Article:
The antidote to Barney the Dinosaur.
Purchase this album: Amazon
THE SCENE: After the triumphant success of OutKast’s Speakerboxxx/The Love Below Hollywood rolled out the red carpet to André 3000, giving him the chance to appear in a string of extremely mediocre sequels and remakes (Four Brothers, Be Cool, Charlotte’s Web, yawn). But on the Cartoon Network he scored a bullseye as the lead actor, executive producer, and music director of the Emmy-winning Class of 3000. André created an original song for each episode, all of which are collected on the groovy soundtrack Music Volume One.
On the show André portrays Sunny Bridges, a world-famous but emotionally unfulfilled hip-hop star who returns to his Atlanta high school as a music teacher, sharing his love of music and positivity with a gaggle of gifted young musicians. These students share the mic with André throughout the album, like a Greek chorus of Flavor Flavs injecting mirth into the messages.
In his quest to create the hippest children’s album of time, André invokes the same blueprint he used on The Love Below. There’s the still-surprising effect of his multi-tracked singing voice (in the torchy ballad “Life Without Music), homages to Prince (in the razor sharp funk of “Throwdown”) and a straight-ahead jazz instrumental snuck in at the back (in the swingin’ “My Mentor).”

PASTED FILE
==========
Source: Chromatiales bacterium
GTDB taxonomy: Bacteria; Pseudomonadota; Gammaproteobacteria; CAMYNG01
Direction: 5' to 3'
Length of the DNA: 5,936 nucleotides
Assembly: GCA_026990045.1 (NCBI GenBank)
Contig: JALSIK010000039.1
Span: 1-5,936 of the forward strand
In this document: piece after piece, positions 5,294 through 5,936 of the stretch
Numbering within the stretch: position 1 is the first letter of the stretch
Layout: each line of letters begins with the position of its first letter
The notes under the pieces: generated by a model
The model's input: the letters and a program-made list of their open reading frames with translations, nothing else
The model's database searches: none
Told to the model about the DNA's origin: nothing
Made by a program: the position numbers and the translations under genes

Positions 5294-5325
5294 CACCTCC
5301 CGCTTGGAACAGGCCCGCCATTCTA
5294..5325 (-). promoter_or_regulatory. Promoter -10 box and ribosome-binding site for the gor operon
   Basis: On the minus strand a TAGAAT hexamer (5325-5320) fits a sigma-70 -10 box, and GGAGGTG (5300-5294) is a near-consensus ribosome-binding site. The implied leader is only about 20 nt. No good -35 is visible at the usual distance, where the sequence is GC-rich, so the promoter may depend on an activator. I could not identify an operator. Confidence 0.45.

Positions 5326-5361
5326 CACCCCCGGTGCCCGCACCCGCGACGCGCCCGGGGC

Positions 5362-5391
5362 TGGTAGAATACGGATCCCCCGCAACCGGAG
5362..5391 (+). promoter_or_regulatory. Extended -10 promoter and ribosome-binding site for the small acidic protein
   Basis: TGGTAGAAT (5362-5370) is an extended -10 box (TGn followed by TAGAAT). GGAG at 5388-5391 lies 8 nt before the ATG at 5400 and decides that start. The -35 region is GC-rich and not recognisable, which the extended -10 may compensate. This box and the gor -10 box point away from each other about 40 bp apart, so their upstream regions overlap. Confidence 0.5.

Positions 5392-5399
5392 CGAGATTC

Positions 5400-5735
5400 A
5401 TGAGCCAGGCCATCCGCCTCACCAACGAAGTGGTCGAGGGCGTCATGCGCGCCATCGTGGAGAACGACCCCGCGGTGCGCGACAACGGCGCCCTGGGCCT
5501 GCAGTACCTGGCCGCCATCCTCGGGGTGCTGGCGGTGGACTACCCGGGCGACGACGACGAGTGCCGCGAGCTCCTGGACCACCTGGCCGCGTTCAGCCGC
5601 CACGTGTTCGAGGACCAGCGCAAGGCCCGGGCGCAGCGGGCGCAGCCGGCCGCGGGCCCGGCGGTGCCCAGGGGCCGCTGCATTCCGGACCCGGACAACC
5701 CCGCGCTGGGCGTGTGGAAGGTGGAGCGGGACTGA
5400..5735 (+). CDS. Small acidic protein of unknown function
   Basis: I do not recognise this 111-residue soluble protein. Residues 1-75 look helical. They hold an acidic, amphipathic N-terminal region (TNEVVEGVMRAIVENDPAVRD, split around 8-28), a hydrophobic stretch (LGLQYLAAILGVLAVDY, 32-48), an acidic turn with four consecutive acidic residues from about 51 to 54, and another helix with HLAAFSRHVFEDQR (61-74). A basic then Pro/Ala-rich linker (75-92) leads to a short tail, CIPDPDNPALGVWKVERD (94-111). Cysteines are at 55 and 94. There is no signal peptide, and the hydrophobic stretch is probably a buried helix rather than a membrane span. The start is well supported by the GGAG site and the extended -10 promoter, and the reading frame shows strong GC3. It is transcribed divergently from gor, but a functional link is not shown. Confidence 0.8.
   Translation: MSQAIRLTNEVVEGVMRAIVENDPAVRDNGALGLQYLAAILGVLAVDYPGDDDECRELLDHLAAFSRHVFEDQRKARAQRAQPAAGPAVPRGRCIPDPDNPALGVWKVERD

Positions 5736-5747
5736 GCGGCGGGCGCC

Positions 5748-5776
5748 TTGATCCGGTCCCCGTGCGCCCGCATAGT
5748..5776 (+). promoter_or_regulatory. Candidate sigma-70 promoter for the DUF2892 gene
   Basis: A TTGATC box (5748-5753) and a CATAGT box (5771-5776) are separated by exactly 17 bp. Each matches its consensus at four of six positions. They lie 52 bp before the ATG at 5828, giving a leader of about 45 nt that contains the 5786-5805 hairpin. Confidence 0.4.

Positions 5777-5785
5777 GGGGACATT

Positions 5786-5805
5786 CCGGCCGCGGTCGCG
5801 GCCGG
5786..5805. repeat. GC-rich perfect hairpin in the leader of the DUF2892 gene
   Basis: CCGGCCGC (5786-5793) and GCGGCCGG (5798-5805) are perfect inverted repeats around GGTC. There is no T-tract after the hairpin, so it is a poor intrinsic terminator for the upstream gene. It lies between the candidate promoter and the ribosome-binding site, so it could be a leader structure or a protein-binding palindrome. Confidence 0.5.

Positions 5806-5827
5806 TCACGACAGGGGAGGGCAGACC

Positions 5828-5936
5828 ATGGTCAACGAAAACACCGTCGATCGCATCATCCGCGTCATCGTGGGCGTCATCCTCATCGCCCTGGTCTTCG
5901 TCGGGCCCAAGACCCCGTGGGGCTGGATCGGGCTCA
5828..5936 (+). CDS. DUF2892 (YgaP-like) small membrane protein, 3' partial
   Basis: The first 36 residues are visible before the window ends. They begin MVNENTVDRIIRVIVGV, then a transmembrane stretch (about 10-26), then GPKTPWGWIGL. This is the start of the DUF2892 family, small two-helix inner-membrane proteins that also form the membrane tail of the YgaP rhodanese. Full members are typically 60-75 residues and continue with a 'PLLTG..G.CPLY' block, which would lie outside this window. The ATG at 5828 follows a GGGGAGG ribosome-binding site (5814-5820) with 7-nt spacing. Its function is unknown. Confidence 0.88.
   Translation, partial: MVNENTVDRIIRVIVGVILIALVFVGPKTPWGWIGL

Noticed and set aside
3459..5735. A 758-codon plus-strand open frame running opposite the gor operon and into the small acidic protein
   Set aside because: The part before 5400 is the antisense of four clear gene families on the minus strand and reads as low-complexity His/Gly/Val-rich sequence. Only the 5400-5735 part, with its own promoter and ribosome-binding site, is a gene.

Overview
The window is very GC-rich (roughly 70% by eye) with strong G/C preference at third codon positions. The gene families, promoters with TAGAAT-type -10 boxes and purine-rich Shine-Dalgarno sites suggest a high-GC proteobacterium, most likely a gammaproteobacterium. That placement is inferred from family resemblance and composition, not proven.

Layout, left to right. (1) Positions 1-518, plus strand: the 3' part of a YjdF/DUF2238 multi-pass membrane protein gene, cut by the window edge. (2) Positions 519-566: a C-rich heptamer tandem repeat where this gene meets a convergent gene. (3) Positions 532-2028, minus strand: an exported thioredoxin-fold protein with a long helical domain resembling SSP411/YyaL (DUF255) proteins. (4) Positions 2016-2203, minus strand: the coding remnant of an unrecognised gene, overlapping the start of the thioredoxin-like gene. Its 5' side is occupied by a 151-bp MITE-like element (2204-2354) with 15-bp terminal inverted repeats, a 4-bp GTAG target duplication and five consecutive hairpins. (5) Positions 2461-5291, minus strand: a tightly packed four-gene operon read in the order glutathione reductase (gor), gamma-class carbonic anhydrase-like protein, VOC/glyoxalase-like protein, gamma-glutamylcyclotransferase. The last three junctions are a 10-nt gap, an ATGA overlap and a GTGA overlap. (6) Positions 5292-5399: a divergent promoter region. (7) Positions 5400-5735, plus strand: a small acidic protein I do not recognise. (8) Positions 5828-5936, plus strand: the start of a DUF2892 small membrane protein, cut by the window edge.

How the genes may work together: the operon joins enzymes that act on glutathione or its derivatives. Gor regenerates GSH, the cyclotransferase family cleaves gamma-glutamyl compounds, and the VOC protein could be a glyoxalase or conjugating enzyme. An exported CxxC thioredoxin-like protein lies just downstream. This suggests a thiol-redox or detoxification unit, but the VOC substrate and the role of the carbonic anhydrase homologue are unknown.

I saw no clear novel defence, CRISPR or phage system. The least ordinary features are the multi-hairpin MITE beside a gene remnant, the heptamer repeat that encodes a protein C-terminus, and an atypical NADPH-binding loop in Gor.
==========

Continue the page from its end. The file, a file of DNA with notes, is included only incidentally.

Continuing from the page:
Class of 3000 weaves in many subtle yet straightforward messages championing music appreciation. It exposed my kids to New Orleans second line (“Fight the Blob”) and Asian melodies (“UFO Ninja”), while they picked up notes on music theory (“Hold the groove tight/Hypnotize ‘em so you can take ‘em where you wanna take ‘em” says the theme song ) and the music industry (witness the devilishly clever James-Brown-meets-Procol-Harum vibe of “We Want Your Soul”).
As large as the kids’ music industry is (I’m talking to you, Hannah Montana), a soundtrack from a hit show should be a hit album, right?
THE FALLOUT: Oh, if it were that simple. Since the album, the show, and the network were all owned by different companies, Class of 3000: Music Volume One had no one entity tasked with its promotion, so there wasn’t any promotion. I never even saw a commercial for it on Cartoon Network itself, and I watch that channel a lot. It also wasn’t serviced to radio, so millions of OutKast fans never knew it existed, charting a measly 23 on Billboard’s Kid Audio Chart before vanishing.
Class of 3000: Music Volume One is available from Amazon and you can sample tracks here:
Light enough for kids yet dense enough for adults, Class of 3000: Music Volume One is one of the few albums you can enjoy with the entire family. Especially if your family is a little young for Stankonia.
See you next Wednesday.
NEXT WEEK: Black death comes to Living Colour.